Salem Free Clinics-John McConville PDF Print E-mail

‘A SAFETY NET’ IN SALEM

Director says Salem Free Clinics plans to expand high-need services


John McConville was appointed the new executive director of Salem Free Clinics in June after serving as its interim leader since January. McConville began volunteering at the clinic in 2013 after retiring from the grocery business. He quickly took on leadership roles within the organization.

During the past few months, several nonprofits have gained new leaders. In a series of questions and answers that will run every other week, we ask these leaders about their vision for their organizations and the community. Here are McConville’s answers.

By Kaellen Hessel | Statesman Journal

What role does Salem Free Clinics play in our community’s health system?


“Salem Free Clinics serve as a safety net in the community’s health care system. Imagine facing a health crisis or illness without health insurance. It is frightening. We get to help uninsured patients without other viable medical care options. With over 5,000 patient visits per year, our clinics play a vital role in our community.”

What can the community expect to see you do during the next year?


“In the next year, Salem Free Clinics will expand services that are in highest demand. We are recruiting and training a larger interpreter services team. We are adding a care-management piece to our popular diabetes specialty services. We are collaborating with our partner, Corban University, to make our counseling program as accessible as possible. We are actively working to increase our dental-services capacity and hope to add a dental-hygiene component to our care.”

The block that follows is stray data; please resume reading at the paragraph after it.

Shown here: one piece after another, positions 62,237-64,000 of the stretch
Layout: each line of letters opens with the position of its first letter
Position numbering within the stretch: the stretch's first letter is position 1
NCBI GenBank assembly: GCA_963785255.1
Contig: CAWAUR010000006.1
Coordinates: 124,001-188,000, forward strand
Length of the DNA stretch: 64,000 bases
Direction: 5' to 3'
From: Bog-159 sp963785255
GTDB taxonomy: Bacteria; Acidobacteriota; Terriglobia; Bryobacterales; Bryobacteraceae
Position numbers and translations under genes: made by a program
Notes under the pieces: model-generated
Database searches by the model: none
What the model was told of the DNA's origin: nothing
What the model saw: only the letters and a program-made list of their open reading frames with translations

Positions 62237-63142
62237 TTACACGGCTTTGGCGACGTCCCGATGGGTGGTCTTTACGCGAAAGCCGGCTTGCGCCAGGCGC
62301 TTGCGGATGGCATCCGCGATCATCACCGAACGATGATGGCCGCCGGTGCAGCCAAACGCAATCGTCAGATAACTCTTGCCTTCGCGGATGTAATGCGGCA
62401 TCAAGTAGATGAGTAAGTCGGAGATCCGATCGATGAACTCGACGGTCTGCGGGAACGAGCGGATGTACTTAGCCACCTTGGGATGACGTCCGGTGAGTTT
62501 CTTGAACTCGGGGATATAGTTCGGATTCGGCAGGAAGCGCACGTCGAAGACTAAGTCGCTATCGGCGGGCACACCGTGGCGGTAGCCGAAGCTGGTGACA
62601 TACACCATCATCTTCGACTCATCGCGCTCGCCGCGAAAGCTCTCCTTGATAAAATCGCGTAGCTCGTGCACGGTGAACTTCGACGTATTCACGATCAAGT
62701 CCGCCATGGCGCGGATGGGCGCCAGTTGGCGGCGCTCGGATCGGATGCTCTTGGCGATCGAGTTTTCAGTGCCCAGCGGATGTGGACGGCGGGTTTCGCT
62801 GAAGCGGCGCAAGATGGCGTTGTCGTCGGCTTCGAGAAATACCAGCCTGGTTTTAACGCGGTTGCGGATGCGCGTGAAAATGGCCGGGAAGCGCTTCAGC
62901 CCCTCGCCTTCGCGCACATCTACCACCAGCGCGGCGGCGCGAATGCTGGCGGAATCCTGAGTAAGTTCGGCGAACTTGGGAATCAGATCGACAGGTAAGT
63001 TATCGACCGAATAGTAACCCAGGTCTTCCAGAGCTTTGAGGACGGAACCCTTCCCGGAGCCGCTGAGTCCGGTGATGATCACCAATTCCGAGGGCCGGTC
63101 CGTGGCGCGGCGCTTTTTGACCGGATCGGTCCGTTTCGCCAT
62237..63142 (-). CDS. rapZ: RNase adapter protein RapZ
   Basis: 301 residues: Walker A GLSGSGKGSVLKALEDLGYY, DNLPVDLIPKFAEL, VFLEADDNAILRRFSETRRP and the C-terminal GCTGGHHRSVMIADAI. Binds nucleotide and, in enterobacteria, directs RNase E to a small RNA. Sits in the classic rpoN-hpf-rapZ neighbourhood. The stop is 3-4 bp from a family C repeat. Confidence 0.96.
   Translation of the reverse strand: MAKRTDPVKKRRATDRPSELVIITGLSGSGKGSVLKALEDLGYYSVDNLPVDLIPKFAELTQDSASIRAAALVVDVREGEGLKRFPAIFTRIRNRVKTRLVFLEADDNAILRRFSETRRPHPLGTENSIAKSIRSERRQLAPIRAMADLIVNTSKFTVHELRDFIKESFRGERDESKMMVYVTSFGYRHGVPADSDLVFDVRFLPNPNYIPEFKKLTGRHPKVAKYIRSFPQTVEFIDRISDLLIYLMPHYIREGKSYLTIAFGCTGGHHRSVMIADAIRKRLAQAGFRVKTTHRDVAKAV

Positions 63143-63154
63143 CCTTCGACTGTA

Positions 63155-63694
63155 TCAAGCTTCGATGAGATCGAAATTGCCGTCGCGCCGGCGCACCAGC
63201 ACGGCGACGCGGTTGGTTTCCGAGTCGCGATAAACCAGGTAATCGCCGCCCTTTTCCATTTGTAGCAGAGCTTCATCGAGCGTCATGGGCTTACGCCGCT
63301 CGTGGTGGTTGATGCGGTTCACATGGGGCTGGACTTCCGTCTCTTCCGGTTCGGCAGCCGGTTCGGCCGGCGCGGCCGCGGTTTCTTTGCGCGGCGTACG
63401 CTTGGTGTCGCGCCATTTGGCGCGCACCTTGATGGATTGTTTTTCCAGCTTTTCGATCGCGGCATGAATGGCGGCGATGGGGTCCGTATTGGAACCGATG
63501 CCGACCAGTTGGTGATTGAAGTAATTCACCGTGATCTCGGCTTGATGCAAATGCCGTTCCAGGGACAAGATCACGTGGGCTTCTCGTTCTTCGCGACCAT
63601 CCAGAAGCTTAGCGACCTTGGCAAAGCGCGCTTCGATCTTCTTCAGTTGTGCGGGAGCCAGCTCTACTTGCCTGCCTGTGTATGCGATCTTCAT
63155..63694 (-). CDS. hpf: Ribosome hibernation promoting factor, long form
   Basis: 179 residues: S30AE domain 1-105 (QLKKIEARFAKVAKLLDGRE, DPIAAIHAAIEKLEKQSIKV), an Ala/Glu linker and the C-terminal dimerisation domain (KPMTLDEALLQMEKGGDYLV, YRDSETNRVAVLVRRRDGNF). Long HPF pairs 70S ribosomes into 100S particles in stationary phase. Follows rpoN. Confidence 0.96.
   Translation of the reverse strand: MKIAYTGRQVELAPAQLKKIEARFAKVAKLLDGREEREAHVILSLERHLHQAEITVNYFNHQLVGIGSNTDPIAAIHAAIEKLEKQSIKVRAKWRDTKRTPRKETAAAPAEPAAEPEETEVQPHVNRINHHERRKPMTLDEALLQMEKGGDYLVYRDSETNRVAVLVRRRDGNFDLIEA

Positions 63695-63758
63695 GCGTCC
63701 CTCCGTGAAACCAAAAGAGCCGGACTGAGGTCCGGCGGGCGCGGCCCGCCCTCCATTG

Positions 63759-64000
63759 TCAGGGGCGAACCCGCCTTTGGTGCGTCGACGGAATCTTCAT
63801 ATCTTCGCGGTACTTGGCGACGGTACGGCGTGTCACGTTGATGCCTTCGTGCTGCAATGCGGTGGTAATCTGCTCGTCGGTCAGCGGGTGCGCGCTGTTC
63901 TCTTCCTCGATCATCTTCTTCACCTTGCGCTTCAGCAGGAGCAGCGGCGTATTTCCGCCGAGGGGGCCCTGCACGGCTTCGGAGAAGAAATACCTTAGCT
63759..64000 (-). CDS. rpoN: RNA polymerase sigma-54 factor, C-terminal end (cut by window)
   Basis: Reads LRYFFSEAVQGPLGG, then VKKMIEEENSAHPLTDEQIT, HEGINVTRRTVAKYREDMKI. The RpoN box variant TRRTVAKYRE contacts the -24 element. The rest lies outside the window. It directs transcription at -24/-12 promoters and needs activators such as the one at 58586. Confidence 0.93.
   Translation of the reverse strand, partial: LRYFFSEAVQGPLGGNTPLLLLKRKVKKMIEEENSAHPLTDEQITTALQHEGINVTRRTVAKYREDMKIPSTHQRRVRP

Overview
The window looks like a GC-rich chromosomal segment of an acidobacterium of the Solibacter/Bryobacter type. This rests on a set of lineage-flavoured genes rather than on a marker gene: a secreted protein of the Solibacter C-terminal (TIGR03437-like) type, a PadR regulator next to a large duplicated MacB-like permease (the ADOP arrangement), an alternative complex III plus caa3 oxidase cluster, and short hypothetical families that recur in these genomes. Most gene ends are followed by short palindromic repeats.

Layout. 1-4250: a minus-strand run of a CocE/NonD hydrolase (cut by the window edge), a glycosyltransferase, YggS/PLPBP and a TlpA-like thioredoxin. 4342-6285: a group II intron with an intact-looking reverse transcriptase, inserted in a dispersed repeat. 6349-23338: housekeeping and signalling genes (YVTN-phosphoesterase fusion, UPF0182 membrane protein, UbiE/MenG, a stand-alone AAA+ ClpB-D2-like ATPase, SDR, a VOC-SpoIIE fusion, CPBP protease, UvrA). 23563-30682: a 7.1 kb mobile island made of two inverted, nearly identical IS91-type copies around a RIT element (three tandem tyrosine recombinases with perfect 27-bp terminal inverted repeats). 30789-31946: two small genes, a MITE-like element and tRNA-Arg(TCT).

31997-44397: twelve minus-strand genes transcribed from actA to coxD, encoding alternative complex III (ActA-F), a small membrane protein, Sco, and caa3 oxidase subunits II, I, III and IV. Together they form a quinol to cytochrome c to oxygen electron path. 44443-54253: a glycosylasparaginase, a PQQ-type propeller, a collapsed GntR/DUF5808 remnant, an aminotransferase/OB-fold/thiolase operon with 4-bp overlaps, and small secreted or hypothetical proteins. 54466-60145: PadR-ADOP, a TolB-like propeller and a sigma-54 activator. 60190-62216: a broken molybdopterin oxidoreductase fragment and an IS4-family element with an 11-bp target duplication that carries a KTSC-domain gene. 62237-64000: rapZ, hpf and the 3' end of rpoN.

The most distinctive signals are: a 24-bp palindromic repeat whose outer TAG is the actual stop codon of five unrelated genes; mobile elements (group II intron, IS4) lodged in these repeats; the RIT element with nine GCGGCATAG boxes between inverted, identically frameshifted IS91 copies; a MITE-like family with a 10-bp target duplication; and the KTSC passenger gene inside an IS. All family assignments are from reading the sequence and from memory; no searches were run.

What is your vision for Salem Free Clinics’ future?

“Salem Free Clinics began 10 years ago with a doctor, a nurse and a few volunteers who had a heart to help those in need. Today, our almost 400 volunteers embody that same passion to sacrifice their time and energy to provide health care to those who otherwise have no viable health care options. As we look to the future, Salem Free Clinics intends to continue meeting those needs in an ever-changing health care environment. We are continually evaluating how the clinic can best meet our patients’ needs in the ever-changing health care area.”

What are the biggest problems facing the Mid-Valley?

“Providing access to health care for the uninsured remains a huge issue. While the Affordable Care Act reduced the number of uninsured, Oregon Health Authority officials estimate there are still 32,000 people in Marion and Polk counties without health insurance as of December 2014. Salem Free Clinics allows the uninsured access to needed health care. Three of the biggest health problems in the community are mental health, diabetes management and dental care.”


In 10 years, where would you like to see our community? How can Salem Free Clinics be a part of making this a reality?

“The Department of Health and Human Services’ Healthy People 2020 initiative presents intriguing goals for the Mid-Valley. In general, these goals relate to promoting a high quality of life, free of preventable disease and achieving health equality among all groups. Salem Free Clinics is, and can be, an even greater resource to help meet these goals. There will always be people who fall through the cracks and won’t have health insurance. We intend to increase our care for uninsured individuals and also increase our collaboration with Salem Health and other organizations. We want to provide preventive health screenings for at-risk under-served populations. Through health education, the collaboration of health-care organizations and the commitment of the community, we can become a healthier city.”

What does Salem Free Clinics do well? What can it improve on?

“Being faith-based, Salem Free Clinics strives to treat our patients in a compassionate and holistic manner, providing prayer for those who request it. We do volunteerism well: Our almost 400 volunteers contributed more than 31,000 hours of time last year — the equivalent of 15 full-time employees. We also do patient care very well. Our providers and volunteers are afforded the opportunity to spend as much time with a patient as necessary. Our patients are extremely grateful to be treated with respect by volunteers who genuinely care about their well-being.

One area where the clinic can improve is publicizing our availability to sick and hurting people. We can provide quality, compassionate health care at no cost to patients, and we want them to know we are available.”

This e-mail address is being protected from spambots. You need JavaScript enabled to view it , (503) 399-6743 or follow on Twitter @KaellenHessel

 

 
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